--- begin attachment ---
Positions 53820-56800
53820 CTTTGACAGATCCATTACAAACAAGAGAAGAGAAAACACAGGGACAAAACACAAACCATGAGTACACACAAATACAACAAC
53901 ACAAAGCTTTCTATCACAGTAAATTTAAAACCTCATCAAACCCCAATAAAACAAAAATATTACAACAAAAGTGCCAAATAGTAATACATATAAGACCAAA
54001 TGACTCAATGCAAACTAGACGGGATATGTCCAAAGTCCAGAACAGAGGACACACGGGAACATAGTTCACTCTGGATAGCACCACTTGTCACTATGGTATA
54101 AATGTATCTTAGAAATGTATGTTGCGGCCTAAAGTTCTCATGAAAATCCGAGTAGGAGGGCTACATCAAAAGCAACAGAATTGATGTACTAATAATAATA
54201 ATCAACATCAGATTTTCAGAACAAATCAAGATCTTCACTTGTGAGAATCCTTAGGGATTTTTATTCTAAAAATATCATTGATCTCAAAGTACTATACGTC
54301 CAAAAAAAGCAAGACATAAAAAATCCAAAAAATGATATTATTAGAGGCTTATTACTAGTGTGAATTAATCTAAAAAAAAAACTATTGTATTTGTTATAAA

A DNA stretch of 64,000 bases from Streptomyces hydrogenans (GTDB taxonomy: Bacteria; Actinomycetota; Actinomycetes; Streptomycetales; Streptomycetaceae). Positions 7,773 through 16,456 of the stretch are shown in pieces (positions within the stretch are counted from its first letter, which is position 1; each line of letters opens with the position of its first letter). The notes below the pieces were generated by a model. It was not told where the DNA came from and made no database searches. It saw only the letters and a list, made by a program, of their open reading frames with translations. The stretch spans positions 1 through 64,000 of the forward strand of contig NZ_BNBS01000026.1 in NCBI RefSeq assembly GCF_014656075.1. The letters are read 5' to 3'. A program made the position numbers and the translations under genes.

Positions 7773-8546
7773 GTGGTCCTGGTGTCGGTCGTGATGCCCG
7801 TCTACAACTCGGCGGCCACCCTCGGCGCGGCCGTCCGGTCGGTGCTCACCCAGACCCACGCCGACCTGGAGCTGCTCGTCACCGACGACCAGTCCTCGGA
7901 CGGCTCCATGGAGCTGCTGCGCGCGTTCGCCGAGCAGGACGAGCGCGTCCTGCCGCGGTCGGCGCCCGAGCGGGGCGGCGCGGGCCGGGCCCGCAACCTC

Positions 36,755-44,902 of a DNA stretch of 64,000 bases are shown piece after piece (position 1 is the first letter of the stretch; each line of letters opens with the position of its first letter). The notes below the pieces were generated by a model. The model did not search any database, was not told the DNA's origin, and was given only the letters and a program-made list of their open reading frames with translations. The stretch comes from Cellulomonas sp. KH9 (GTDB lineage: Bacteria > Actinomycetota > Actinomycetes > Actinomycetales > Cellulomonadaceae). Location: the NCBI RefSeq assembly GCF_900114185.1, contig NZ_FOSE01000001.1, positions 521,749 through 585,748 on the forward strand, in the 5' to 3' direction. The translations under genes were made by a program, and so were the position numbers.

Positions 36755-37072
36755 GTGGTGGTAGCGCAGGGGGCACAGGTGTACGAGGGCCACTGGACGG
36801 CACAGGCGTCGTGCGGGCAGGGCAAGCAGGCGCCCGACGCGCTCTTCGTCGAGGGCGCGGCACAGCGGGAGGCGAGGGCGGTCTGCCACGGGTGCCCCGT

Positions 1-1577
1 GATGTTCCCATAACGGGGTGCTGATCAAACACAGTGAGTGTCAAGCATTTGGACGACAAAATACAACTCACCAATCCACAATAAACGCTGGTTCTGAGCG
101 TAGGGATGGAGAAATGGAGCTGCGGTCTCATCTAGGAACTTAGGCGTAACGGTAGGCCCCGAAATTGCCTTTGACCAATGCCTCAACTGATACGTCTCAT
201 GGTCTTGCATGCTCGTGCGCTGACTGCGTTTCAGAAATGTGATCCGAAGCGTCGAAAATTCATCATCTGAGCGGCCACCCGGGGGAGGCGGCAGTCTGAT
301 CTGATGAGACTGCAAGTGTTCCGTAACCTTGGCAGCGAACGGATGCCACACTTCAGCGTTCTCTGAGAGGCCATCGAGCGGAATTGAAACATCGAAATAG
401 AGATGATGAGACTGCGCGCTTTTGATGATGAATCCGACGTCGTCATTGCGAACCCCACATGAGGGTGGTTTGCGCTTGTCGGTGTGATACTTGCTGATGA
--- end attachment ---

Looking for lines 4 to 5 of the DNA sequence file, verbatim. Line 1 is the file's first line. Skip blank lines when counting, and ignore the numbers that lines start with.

54001 TGACTCAATGCAAACTAGACGGGATATGTCCAAAGTCCAGAACAGAGGACACACGGGAACATAGTTCACTCTGGATAGCACCACTTGTCACTATGGTATA
54101 AATGTATCTTAGAAATGTATGTTGCGGCCTAAAGTTCTCATGAAAATCCGAGTAGGAGGGCTACATCAAAAGCAACAGAATTGATGTACTAATAATAATA